After two decades, Star Fox 2 is finally released thanks to the SNES Classic Edition! Legendary among Nintendo fans for its tragic cancellation, this long-lost treasure from Nintendo’s Golden Era was actually completed in development, and now you can enjoy it just as if it released in 1995! But as the game plays so differently from the first iteration, many of its features have perplexed many and not even the official manual answers all their questions, so I’ve whipped up a beginner’s guide to clear up some confusion and provide some answers. If you’re struggling to understand the game’s mechanics, look no further!
Wasn’t there a leaked ROM of Star Fox 2? What’s the difference between that and the SNES Classic Version?
Well, yes, but there wasn’t just one ROM. There were actually several based off trade-show builds (one even included a dropped battle mode!), but the most well-known one featured unfinished beta that somehow leaked. As confirmed by Dylan Cuthbert, a former Argonaut developer who was a driving force in programming the first game, this beta lacks key features like rogue enemy encounters and certain battle stages (this isn’t even getting into the tampering by hackers who released the game, be it removing bugs or an English fan translation). Furthermore, as seen in video comparisons, the SNES Classic’s release displays even more differences, be they visual upgrades or Expert Mode needing to be unlocked.
Needless to say, the SNES Classic version of Star Fox 2 is the final vision of the developers. There are already reproduction carts hitting eBay, but we request you purchase a SNES Classic to support both Nintendo and the realized dreams of the original developers.
There’s no auto-scrolling shooting levels! Is the game really all-range mode only?
That’s right! As also mentioned by Cuthbert, legendary designer Miyamoto had intended for Star Fox to be an idea “test bed” from the very beginning, as you can see with Star Fox 2‘s new direction. The game’s combat just involves space dogfights and base infiltration, but as we discuss below, Star Fox 2 is quite a nuanced game.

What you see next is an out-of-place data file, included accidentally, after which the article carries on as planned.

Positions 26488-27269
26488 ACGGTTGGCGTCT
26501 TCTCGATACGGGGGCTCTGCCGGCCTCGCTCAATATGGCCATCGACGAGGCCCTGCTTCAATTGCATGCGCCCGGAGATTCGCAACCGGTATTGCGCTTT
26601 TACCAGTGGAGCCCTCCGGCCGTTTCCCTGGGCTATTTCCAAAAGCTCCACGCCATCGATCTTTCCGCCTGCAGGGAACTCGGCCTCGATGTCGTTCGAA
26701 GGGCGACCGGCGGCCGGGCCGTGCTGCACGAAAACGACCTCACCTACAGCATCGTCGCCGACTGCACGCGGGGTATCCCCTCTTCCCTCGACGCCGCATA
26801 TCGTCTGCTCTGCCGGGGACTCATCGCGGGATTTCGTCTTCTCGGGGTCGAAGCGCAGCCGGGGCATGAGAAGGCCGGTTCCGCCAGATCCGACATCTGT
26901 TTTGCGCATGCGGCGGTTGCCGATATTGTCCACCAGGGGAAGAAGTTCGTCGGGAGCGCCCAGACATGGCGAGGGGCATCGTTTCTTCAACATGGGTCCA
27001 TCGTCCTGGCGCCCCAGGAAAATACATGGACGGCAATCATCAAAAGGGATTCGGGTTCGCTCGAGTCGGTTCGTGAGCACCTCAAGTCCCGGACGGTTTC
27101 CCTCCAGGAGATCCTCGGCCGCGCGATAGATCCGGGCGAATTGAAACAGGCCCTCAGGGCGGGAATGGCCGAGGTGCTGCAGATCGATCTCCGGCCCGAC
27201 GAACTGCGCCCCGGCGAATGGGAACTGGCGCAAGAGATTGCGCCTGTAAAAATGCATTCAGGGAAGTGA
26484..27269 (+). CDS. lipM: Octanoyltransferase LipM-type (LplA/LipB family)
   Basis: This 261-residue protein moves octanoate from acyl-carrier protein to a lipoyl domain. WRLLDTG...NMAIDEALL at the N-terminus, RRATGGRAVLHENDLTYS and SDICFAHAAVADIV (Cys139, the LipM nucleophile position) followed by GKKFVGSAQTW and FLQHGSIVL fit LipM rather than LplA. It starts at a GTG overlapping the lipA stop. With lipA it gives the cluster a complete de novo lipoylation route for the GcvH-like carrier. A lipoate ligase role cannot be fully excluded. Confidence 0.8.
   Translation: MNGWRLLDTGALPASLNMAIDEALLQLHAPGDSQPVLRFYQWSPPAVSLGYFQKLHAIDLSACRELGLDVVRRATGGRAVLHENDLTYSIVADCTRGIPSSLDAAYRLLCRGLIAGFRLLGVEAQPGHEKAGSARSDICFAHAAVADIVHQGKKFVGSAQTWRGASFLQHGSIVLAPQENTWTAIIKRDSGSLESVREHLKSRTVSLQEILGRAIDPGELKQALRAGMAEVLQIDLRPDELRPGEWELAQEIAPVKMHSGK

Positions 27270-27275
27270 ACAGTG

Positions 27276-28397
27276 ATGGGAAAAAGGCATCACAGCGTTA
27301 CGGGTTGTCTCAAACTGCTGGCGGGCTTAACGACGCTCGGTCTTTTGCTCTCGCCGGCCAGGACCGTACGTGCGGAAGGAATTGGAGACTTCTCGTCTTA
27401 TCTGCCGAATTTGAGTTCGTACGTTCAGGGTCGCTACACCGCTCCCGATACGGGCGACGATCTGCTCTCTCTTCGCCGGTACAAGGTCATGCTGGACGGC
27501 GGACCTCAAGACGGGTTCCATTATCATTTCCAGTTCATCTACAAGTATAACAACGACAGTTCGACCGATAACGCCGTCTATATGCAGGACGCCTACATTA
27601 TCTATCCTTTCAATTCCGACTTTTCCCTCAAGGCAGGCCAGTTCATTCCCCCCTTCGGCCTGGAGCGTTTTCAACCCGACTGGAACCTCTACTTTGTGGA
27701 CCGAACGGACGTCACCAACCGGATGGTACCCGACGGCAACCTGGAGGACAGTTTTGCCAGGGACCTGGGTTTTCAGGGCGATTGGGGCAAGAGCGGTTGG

This map has a lot going on with missiles, battle cruisers, and planets under attack. Where do I even begin?
Well, you could just read the manual, but since you asked…
As you probably already know, the game’s objective is to defend Corneria from enemy attacks, so that’s why all those missiles, battle cruisers and stray enemies are racing towards Star Fox’s home planet. Meanwhile, invaded planets will periodically launch missiles until their enemy bases are destroyed, so you’ll be dividing time between rescuing planets and space dogfights.
In other words, Star Fox 2 is a game all about micromanagement, so here’s some tips to get started. First, take note of your mothership hovering about Corneria! Not only can it heal you, but it can warp to any free planet; in other words, you can save time by moving your base of operations as opposed to racing back to Corneria to heal, or soaring across the solar system to chase down a missile. I personally recommend Meteor since it’s smack-dab in the middle of the map, but if the remaining enemies are hovering all the way near, say, Fortuna, you may want to go there instead.